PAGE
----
Snapshot of a conversational morning
I’d like to share a small sample of how I use social media. Not for a spectacular event, nor a comprehensive overview, and definitely not in a professionally ethnographic way, but just to demo some ways social media can work well, even in 2020.
Let’s start with Twitter, then head to blogging.
This morning — after minding the dog and cats and feeding my wife her coffee — I checked Twitter’s leading hashtags. It’s an easy way to get a rough snapshot of what the Twitter-using world is thinking. That’s useful for me as a person (the world says hello) and also for me as a futurist (always minding trends).
Interesting. We see the New Hampshire presidential primaries, a government tech meeting I hadn’t heard about, a housing meeting I also didn’t know, a huge technology business development, and DC news. I had no idea why queso is trending, nor what PECOTA was or is. Things to learn, if I chose to. (These results are skewed somewhat to my geographical location in the DC area)
Next, I simply asked Twitter: what was on folks’ radar?
Which is fascinating! I poked him back to see what else he could say.
Dan Blickensderfer responded with another educational topic:
Which is a potentially very big story. Caroline Coward responded to that with her own news along that line:
Other folks jumped in, some making professional connections.
Naturally, I contributed my share to the discussion, which is the right thing to do. I fed Twitter with some stories that I found, like this huge telcoms merger decision (remember the hashtags?):
In another tab I checked this blog’s comments and links (ably hosted by Reclaim). I do this each morning, sometimes in the afternoon as well, to make sure I approve any non-spam comments that the software held for me. This led me down a nice blog path.
A few days ago I posted about the possibility of rebooting academic conferences in the light of the planetary climate crisis. Five very good comments followed. Then Stephen Downes blogged a very interesting and somewhat contrarian response. He argues that society is deeply structured to encourage us to burn more carbon, and that to step back from flying would diminish his ability to do his work, which he sees as having social value. Instead, we need to push on those who make global decisions to change the rules of civilization, and that is a better use of our time. (I wrote a comment; as of this writing it still hasn’t appeared.)
Then Alan Levine* responded to both of our posts, also in an interesting and somewhat contrarian way. He reached back in history to reflect on the sad stability of conference tech, as well as to note some Second Life explorations (and reminding me of this 2005 article I co-authored). He also praises Virtually Connecting as a way of breaking up that stability. Comments flowed in, including one from Sandy Brown Jensen, which reminded me to reread her blog with its ongoing digital storytelling practice.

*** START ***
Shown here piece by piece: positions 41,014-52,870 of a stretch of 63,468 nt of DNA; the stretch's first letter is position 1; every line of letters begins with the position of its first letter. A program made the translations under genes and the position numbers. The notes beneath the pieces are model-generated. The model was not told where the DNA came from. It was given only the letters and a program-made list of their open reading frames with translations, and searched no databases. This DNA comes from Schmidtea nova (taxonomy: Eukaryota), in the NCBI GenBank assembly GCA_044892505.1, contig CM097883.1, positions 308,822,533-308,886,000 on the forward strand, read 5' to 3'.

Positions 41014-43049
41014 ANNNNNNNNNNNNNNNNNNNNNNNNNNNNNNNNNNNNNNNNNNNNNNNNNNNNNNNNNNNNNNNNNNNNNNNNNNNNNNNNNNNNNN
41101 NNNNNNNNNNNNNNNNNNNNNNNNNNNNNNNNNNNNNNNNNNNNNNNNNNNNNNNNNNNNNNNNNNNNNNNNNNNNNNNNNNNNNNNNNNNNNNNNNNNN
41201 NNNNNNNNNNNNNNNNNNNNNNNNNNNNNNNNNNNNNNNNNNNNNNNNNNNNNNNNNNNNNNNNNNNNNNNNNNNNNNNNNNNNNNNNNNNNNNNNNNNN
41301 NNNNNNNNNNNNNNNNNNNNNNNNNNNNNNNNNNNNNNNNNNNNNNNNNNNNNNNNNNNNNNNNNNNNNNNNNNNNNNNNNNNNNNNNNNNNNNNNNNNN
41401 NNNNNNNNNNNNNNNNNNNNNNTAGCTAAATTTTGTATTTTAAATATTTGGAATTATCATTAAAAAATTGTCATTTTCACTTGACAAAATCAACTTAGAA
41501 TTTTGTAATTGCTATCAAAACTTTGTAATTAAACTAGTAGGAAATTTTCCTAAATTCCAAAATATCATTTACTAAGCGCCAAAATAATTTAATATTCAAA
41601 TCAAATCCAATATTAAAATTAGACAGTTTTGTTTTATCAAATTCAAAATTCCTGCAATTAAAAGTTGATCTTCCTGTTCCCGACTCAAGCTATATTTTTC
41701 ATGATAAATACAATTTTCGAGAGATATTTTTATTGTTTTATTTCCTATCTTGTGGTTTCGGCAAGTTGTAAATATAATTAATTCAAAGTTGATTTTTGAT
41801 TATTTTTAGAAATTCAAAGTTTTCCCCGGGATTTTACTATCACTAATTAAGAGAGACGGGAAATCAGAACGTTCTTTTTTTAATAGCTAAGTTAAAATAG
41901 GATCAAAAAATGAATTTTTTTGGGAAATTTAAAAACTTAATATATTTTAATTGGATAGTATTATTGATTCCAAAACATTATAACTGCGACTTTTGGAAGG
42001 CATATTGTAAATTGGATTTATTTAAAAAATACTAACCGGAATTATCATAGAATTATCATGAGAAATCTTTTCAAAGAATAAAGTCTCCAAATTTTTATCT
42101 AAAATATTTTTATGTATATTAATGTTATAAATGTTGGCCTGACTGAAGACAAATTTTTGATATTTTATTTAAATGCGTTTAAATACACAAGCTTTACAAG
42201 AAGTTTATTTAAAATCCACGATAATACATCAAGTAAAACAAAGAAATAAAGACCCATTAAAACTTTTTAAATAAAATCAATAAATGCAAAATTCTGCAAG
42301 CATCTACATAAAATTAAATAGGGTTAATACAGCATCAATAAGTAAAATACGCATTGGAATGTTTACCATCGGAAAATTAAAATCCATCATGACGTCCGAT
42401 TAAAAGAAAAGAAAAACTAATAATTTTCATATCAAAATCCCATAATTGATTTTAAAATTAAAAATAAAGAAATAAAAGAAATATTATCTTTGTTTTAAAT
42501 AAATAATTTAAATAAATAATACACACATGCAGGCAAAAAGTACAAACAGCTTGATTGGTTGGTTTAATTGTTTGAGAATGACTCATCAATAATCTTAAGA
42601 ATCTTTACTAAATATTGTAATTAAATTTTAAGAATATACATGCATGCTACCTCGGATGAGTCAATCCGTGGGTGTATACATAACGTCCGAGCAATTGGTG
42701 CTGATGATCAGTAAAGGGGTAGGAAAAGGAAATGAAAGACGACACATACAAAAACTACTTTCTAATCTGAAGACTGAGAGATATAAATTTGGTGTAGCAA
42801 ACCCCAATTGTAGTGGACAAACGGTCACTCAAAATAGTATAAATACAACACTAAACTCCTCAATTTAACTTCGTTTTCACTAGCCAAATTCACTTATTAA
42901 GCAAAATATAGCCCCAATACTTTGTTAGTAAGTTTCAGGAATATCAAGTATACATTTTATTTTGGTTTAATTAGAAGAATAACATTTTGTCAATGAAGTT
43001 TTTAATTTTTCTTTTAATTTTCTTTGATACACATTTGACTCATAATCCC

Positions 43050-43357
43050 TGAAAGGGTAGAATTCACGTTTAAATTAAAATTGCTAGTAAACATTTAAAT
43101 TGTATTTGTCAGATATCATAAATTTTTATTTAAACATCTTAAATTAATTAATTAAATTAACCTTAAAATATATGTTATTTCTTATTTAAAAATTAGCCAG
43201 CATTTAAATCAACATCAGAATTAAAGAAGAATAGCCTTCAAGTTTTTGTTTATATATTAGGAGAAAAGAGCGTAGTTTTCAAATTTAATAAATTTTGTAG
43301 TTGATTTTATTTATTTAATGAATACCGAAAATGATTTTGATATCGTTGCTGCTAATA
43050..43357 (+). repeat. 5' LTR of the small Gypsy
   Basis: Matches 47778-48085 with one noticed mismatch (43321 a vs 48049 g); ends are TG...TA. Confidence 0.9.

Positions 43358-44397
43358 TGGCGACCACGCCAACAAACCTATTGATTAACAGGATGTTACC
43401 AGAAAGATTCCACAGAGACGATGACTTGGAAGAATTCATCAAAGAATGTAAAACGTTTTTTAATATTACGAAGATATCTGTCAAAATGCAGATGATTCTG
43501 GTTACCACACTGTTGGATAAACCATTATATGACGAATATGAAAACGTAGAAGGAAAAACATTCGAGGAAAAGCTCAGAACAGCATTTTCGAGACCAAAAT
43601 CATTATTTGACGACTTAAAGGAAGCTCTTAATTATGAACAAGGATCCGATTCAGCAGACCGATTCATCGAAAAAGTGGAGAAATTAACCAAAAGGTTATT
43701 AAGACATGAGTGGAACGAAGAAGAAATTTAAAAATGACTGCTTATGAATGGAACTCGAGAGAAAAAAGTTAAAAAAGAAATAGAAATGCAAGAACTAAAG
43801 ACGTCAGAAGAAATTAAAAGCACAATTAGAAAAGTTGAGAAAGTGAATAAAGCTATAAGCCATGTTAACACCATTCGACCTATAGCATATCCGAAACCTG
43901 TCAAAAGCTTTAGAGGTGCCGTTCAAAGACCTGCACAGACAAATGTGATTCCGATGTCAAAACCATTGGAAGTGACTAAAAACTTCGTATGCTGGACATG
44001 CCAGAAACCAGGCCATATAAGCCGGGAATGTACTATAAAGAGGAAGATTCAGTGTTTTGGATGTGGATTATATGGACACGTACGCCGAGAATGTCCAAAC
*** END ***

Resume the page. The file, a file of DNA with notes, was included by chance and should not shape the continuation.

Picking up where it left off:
I responded with two comments (not live as of this writing).
I have all kinds of thoughts about these comments and posts, of course, and the entire discussion is feeding nicely into my academia and climate change research effort. But here I just wanted to step back and note the conversational flow. It begins with a blog post, continues to comments on that post, moves to another blog post, adds a comment there (I hope), leaps to another post, then expands to more comments still, then returns to this very meta blog post. Comments here, blog posts elsewhere, and comments on those sites could follow.
Note how I’m trying to represent as much of this as possible in the post you’re reading now, from summaries to screen grabs and lots of links.
Back in 2002 David Weinberger captured a sense of this multi-site conversational style with the memorable phrase small pieces, loosely joined. The web has moved on since, obviously, but this principle still lives. It even lives in the Twitter conversation I described up above, even though those very small pieces are part of an increasingly feared behemoth. Maybe the term doesn’t hold up in 2020, but the practice it named is very much alive.
This is one good way to use what we now call social media, even alongside those things we find troubling or terrible.
My hat’s off to everyone who participated in these conversations.
Next blog post up: disease!
*Alan’s blog style has infected this post, as you can see from the high incidence of images.